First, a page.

He alone is love.  The world and the enemy and even our own hearts will try to sell is counterfeit versions, but "We have come to know and believe the love God has for us. God is love; whoever abides in God, and God in him" (1 JN 4:16).  

When the fog began to recede and glimpses of light pierced the darkness, I found comfort in the strangest of places.  Here.  In these pages that I've written over the course of these last nine years. Each entry like stone markers on this path that's paved by my inconsistency intertwined with His faithfulness and by His word.  

Because that's what's here, interwoven in the story of my life, His words:  
"And you who are fallen and broken and scraped– you need your messy, real, ugly stories. Because in the hands of the Spirit, story becomes a salve to the skinned souls. 
The first person that any words ever heal — is the writer of those words.

Because our words aren’t wholly our words. 
They are from the Word God Himself."
Ann Voskamp 

Wednesday, September 7, 2016

Eulogy




Yesterday afternoon we were standing next to a car underneath the shade of one of the giant oaks lining the street.  The sunlight was shifting through its branches as the breeze blew in such a way that made me want photograph it, but I didn't.  Instead, it was as though time stood still for a moment and I captured it with a still frame in my mind rather than a camera lens.  

My brother David opened the rear car door, retrieving a small cardboard box from a larger box on the floorboard.  He handed it to me, the top open, I glanced down at lid of the small white urn inside.  Although it was small, it felt heavy in my hands, and in my heart.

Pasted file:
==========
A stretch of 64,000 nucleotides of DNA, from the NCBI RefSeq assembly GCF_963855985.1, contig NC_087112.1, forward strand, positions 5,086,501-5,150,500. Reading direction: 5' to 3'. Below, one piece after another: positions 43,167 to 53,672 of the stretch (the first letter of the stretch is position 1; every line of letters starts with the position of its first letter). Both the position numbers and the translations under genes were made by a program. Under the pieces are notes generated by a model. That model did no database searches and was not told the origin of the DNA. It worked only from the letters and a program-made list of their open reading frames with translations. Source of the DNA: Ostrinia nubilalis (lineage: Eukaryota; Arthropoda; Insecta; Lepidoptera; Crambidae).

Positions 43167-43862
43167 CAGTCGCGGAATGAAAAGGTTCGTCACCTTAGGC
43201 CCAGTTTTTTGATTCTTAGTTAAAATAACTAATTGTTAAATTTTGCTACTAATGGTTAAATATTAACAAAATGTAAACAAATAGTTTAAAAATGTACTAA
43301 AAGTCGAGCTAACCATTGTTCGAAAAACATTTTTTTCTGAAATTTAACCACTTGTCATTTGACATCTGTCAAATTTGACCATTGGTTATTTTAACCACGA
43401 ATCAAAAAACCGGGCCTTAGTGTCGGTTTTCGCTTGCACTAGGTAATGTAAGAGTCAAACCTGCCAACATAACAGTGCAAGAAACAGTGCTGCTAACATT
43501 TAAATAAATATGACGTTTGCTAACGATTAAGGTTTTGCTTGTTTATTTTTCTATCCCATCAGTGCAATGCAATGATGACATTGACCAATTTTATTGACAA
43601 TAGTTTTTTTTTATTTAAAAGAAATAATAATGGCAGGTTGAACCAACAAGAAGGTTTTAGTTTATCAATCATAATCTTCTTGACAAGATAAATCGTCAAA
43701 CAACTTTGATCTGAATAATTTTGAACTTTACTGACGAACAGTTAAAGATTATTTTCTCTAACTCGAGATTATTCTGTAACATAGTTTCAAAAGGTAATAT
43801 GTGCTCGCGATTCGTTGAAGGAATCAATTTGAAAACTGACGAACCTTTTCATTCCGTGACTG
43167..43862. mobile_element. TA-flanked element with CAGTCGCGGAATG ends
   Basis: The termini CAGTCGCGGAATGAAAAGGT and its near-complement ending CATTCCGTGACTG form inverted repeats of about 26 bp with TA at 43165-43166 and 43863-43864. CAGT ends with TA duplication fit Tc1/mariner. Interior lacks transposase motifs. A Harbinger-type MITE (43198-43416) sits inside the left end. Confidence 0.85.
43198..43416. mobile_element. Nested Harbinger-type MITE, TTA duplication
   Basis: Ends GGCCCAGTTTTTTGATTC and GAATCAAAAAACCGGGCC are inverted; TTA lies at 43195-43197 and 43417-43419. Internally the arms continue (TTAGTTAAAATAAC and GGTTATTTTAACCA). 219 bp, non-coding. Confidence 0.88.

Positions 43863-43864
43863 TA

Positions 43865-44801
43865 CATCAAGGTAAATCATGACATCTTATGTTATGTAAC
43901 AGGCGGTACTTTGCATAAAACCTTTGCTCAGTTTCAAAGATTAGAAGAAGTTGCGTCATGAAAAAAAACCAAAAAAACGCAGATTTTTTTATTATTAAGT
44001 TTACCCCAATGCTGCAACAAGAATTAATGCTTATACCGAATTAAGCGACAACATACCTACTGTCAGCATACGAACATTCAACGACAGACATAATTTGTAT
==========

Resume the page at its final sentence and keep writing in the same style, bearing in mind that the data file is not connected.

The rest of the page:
And so it was there, standing in the street in front of the house in Mobile where our baby brother died last Sunday, my brother handed me my portion of his remains. 

For we are all dust and to dust we shall return. - Genesis 3:19


My dad, my brothers & me 
San Francisco, 2013

Tonight I sat next to a sweet friend at church who is also facing a difficult time in her life.  She told me that she's been running, that she feels as though she must.  "It's the only way to get the pain out," she said.  I nodded.  "I get it," I whispered. 

 That's why I write. 

Just four days ago David & I sat next to one another at the memorial held at our family's cabin high on a ridge in Alta, California, overlooking Tahoe National Forest.  We had each planned to share a few words with the family that was to gather, but we could both barely speak about having to do so without our hearts moving upwards into our throats.  We'd arrived early that day and shared a bottle of wine and stories and laughter, which eased some of our uneasiness, but didn't keep our hearts from creeping up into our throats as we stood to speak.  



Alta, CA - 2016

These are the words I read on that lovely afternoon in honor of our brother, Joe: 

Sometimes I am paid to write words and sometimes I am paid to speak words - but that still does not make writing or speaking these words today any easier.  

You know some may think that because we never actually lived together as siblings that we may have missed out on some of the stereotypical roles of my being the big sister with the annoying little brothers – and while we may have missed out on certain things, I can assure you that Dave & Joe were always working double time on annoying me during my visits with them.  For those childhood years, it seemed it was them against me during our times together; but as we grew up, we formed an alliance of sorts and it became us against dad.